“It’s fruitful to have people in the group approach the text in different ways,” he reflected. “When we express the experiences we bring to the text, we can approach the process together with trust and confidence that God has something here for us.”

The participatory nature of the work is a key factor for him: “It’s a process of exploration and discovery together, and my role is to guide and resource and shepherd that. The group owns it. At the end, there’s a sense of, ‘We did that. My idea is on that piece of paper.’”

He said he’s found that paying attention to Jesus as interpreter of Scripture is a new approach for many people.

“It opens things up for people, and it equalizes — giving a sense that we’re all discovering, whether you’ve studied Scripture a lot or if it’s your first time doing a Bible study,” he said. “People at all kinds of levels of experience are getting something they can take forward with them.”

And, he added, the interactive process can also connect people who might not agree theologically, focusing on their common desire to grow as disciples of Jesus and helping equip them for the ongoing interpretive task.

Jewel Gingerich Longenecker, AMBS dean of Lifelong Learning, is excited about the seminary’s partnership with Moyer Suderman and appreciates his “boundless energy for travel and working in the church.”

“Bryan’s teaching ministry connects biblical scholarship with the life of the church and fits well with AMBS’s mission of preparing leaders who are rooted in the Word and growing in Christ,” she noted.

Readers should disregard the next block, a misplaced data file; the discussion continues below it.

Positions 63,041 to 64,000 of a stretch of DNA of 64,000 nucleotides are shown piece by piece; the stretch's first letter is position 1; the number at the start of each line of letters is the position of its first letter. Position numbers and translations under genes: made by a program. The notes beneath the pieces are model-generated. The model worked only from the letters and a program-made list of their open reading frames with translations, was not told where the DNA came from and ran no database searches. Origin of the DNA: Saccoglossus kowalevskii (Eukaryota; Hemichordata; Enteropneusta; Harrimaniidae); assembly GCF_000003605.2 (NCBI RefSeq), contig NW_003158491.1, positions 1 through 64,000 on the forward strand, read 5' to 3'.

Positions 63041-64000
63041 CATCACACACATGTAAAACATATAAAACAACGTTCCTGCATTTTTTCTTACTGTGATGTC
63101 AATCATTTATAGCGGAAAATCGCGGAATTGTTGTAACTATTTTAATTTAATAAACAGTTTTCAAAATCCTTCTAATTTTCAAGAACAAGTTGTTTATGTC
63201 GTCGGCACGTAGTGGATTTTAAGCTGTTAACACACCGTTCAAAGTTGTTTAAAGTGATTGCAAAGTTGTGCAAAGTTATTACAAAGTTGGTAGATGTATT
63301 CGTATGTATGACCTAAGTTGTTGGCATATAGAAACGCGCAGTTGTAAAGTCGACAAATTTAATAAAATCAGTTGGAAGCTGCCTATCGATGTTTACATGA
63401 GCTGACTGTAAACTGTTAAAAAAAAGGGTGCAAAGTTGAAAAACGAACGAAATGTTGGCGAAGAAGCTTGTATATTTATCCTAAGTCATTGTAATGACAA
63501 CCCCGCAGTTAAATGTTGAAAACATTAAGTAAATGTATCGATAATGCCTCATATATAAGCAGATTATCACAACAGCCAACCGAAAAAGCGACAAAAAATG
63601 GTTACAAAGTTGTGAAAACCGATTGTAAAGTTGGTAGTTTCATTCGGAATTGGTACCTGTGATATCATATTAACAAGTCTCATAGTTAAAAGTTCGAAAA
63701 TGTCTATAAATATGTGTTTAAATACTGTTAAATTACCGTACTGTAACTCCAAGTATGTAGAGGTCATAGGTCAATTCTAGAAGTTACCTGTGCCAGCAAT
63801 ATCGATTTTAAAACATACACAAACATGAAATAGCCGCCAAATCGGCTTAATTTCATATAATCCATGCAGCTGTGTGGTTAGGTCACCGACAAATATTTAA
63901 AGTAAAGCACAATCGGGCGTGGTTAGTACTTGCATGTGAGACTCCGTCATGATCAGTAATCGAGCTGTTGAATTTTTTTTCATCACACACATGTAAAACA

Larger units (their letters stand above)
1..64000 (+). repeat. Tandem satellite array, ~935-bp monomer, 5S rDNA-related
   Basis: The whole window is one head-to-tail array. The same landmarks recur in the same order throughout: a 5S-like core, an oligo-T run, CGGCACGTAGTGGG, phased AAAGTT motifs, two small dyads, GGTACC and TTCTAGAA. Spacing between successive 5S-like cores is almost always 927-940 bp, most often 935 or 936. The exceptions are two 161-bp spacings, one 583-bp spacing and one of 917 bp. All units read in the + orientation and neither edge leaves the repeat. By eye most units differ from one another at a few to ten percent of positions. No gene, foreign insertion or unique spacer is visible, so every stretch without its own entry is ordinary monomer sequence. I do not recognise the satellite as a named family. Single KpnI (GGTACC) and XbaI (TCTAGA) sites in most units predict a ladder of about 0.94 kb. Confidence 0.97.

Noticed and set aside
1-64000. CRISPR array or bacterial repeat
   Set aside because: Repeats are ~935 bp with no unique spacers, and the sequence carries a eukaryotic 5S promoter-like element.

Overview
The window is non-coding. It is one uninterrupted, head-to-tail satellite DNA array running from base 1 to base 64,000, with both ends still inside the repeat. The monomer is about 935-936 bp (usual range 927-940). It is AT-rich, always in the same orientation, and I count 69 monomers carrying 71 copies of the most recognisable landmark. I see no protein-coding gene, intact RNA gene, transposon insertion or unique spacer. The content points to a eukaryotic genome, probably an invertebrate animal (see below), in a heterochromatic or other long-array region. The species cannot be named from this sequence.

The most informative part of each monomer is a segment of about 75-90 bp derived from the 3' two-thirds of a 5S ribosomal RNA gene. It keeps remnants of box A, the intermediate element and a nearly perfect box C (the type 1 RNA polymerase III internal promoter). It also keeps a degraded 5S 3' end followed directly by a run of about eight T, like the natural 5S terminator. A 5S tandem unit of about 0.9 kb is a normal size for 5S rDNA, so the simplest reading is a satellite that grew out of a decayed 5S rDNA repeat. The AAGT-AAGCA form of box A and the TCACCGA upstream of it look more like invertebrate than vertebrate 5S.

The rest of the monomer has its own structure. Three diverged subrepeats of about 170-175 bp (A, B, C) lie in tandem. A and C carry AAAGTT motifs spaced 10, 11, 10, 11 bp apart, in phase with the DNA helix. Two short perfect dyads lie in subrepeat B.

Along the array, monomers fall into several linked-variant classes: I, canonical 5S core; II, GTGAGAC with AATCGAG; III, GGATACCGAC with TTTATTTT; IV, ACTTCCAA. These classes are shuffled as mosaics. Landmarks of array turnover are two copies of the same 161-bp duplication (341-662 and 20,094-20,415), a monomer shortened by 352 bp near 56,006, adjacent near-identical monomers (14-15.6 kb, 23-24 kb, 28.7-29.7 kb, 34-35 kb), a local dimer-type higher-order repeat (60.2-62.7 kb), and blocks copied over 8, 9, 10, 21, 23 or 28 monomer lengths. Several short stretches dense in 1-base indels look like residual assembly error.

Digging into the Word in a fresh way

In January 2017, Reba Place Church in Evanston, Illinois, hosted Moyer Suderman for a workshop, joined by North Suburban Mennonite Church in Libertyville, Illinois, and Illinois Mennonite Conference. Reba Place Lead Pastor Charlotte Lehman said that while the event happened to be on the same weekend as the presidential inauguration and the Women’s March on Washington, D.C., it was well attended, drawing around 40 people. Participants came from the sponsoring groups as well as Living Water Community Church in Chicago and Evanston (Illinois) Mennonite Church.

Lehman described Moyer Suderman’s process of exploring the Gospel of Matthew with them as “a wonderful and enlightening exercise” that revealed that as Jesus joined into the conversations of his time, he did not just apply the Scriptures in the way they seemed to be in their original context.

“He was, as a rabbi might, adding his own insights and current applications to the text … as opposed to using Scripture in a more ‘flat dead rulebook’ sort of way,” she said. “Bryan also helped us see that these conversations continued after the time of Jesus and that we’re continuing to be part of them now; it’s not like a topic was frozen at the time [Jesus] talked about it.”

Lehman observed that participants responded well to the combination of Moyer Suderman’s enthusiasm and deep knowledge of Scripture.

“Some folks who had been finding that the perspective of the Bible they had grown up with was not so satisfying to them anymore — but who hadn’t really known how to reengage Scripture in a meaningful way — felt that Bryan’s approach really helped them with that,” she said. “It was a really good time of digging into the Word in a fresh way.”

“Where do we go from here?”